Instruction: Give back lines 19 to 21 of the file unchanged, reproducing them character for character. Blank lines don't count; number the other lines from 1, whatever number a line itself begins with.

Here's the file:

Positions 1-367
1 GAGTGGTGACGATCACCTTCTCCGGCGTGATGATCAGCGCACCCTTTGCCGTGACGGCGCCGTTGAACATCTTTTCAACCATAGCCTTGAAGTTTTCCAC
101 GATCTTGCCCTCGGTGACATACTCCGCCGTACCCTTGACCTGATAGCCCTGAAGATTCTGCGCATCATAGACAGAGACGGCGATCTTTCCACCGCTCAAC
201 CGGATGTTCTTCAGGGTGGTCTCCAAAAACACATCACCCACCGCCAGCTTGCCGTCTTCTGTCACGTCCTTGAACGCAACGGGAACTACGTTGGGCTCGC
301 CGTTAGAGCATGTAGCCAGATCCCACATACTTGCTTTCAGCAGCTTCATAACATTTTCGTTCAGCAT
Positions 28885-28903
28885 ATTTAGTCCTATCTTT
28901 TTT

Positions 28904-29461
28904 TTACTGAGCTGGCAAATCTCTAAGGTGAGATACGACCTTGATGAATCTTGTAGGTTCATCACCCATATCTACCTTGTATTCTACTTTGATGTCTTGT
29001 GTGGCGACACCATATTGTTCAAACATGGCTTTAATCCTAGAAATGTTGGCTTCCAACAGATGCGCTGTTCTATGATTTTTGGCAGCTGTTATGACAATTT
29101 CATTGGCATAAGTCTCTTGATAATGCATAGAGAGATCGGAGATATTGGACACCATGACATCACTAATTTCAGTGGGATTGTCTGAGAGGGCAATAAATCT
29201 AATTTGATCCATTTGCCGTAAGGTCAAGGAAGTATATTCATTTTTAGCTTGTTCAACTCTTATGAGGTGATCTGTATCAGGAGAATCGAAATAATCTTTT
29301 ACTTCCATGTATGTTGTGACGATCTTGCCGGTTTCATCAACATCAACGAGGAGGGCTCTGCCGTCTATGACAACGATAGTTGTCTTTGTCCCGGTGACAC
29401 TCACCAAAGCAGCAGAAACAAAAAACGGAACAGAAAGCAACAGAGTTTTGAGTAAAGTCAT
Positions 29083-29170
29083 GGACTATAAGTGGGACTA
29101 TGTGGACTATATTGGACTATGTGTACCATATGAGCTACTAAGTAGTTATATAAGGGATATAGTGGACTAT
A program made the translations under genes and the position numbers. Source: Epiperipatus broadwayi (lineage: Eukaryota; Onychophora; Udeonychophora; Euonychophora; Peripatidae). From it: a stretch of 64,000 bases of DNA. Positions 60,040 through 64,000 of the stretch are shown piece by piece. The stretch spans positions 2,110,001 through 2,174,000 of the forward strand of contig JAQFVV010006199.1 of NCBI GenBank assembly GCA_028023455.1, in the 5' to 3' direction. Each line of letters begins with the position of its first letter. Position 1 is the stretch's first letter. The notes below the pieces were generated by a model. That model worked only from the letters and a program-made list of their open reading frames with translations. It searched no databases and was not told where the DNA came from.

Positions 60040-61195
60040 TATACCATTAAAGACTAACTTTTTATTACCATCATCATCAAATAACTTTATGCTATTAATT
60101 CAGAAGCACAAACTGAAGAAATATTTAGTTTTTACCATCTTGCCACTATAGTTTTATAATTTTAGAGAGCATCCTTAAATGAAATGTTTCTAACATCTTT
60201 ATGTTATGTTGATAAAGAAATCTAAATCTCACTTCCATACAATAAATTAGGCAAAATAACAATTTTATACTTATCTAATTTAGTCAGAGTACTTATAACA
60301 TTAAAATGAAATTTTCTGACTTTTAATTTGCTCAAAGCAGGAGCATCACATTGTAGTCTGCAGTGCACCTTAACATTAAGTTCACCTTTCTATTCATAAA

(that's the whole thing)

A program made the translations under genes and the position numbers. Source: Epiperipatus broadwayi (lineage: Eukaryota; Onychophora; Udeonychophora; Euonychophora; Peripatidae). From it: a stretch of 64,000 bases of DNA. Positions 60,040 through 64,000 of the stretch are shown piece by piece. The stretch spans positions 2,110,001 through 2,174,000 of the forward strand of contig JAQFVV010006199.1 of NCBI GenBank assembly GCA_028023455.1, in the 5' to 3' direction. Each line of letters begins with the position of its first letter. Position 1 is the stretch's first letter. The notes below the pieces were generated by a model. That model worked only from the letters and a program-made list of their open reading frames with translations. It searched no databases and was not told where the DNA came from.

Positions 60040-61195
60040 TATACCATTAAAGACTAACTTTTTATTACCATCATCATCAAATAACTTTATGCTATTAATT